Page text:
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I am applying for full time jobs in the United States, being a student from India on the F1 visa. I had the following questions during the application processes (on various job portals):

  1. Is your current work authorization limited to practical training?

  2. Select one of the following (it is basically a drop-down):
    i. I am authorized to work for any employer in the US;
    ii. I require employer sponsorship to obtain work authorization in the country
    iii. My authorization to work in the US is unknown.

What kind of authorization are they talking about? I am a normal student (no criminal records, etc.) from India, currently in the US and applying for jobs. My OPT starts soon in June.

Thanks.

Note:
The general questions which most employers ask are:
1. Are you authorized to work in the US? I answer "Yes";
2. Will you now or in the future require a visa sponsorship to continue working? I again answer "Yes".

But, I don't know what to answer for the questions earlier (because they seem like a combination of the above two questions).

migrated from law.stackexchange.com Mar 23 '18 at 21:40

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  • 1
    As far as I can tell, they're asking about any authorization. I suspect that if you're in OPT you'd have to say "yes" to "limited to practical training," but unfortunately I don't know the rules for F-1 students, so I can't actually answer your question. I'm fairly confident that someone here will be able to. – phoog Mar 24 '18 at 1:40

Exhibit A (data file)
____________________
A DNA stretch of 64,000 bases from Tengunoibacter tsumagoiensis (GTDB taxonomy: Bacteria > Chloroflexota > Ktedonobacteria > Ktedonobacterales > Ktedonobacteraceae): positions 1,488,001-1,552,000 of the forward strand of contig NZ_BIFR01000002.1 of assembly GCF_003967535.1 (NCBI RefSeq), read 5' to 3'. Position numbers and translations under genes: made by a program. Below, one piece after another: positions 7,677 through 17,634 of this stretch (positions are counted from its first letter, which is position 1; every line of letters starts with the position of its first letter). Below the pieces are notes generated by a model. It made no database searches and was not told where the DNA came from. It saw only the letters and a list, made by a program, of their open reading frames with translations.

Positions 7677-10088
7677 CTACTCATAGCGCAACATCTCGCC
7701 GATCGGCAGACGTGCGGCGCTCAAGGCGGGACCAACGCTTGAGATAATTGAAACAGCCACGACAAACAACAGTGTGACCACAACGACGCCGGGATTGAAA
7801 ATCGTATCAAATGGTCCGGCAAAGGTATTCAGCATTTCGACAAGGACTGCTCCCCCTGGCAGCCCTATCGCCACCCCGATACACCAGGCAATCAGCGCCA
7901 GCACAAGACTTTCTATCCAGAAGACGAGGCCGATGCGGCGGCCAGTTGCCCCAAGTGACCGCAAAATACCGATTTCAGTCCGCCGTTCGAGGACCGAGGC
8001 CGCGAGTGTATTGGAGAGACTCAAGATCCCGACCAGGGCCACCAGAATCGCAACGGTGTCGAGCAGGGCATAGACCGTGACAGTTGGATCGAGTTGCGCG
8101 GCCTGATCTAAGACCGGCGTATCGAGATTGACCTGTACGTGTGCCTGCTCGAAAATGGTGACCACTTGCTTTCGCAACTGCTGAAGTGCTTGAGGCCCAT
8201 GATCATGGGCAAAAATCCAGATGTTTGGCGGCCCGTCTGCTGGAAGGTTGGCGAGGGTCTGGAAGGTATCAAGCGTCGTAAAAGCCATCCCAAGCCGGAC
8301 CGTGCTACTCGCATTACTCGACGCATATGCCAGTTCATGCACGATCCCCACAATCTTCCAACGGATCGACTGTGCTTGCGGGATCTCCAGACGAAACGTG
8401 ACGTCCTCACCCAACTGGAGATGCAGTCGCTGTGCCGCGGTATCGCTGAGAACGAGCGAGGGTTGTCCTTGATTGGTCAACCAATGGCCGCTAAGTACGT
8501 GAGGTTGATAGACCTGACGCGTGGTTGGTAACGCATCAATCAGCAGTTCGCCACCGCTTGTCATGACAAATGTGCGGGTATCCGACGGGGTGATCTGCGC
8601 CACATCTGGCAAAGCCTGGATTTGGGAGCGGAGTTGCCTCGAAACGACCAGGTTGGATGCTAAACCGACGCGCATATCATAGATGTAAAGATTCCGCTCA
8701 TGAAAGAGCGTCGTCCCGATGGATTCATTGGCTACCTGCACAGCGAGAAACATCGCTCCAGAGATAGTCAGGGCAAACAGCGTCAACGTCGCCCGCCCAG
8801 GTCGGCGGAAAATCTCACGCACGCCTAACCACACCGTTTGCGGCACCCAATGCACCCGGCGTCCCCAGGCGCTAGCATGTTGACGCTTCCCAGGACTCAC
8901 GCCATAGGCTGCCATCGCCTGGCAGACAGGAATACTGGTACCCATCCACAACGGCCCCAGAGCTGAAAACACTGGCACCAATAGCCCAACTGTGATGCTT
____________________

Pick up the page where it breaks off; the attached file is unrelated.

• @phoog, I hope so, too. A lot of tier 1 companies are asking these kinda questions... I don't wanna miss out on opportunities just because I answered these questions incorrectly. Personally, they are very important to me (and to other fellows). – J. Doe Mar 24 '18 at 1:46
  • @phoog, also, first question is kinda alright.. What about the second one (with the drop down)? – J. Doe Mar 24 '18 at 1:47
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I am not sure what they mean by "limited to practical training". OPT (Optional Practical Training) is practical training, so I guess you would say "yes", but it is not really any more "limited" than any other work authorization except that you can only work in a job in your major field.

As for the second one, I would say "I am authorized to work for any employer in the US". When on OPT, you are free to work for any employer (or start your own company) without any specific sponsorship (again, as long as the job is in your major field).

  • Right, but what about the second option in the second question, I require employer sponsorship to obtain work authorization in the country? What does that mean? – J. Doe Mar 24 '18 at 19:02
  • @J.Doe: For example, H1b, L1, O1, etc. need to be petitioned by the employer before you can get that status. – user102008 Mar 24 '18 at 20:06
  • Then isn't point 2 valid too? – J. Doe Mar 24 '18 at 20:48
  • @J.Doe: You are working on OPT and you don't need the employer to do anything special to be able to work for them on OPT, so you don't need sponsorship to work right now. – user102008 Mar 24 '18 at 21:43

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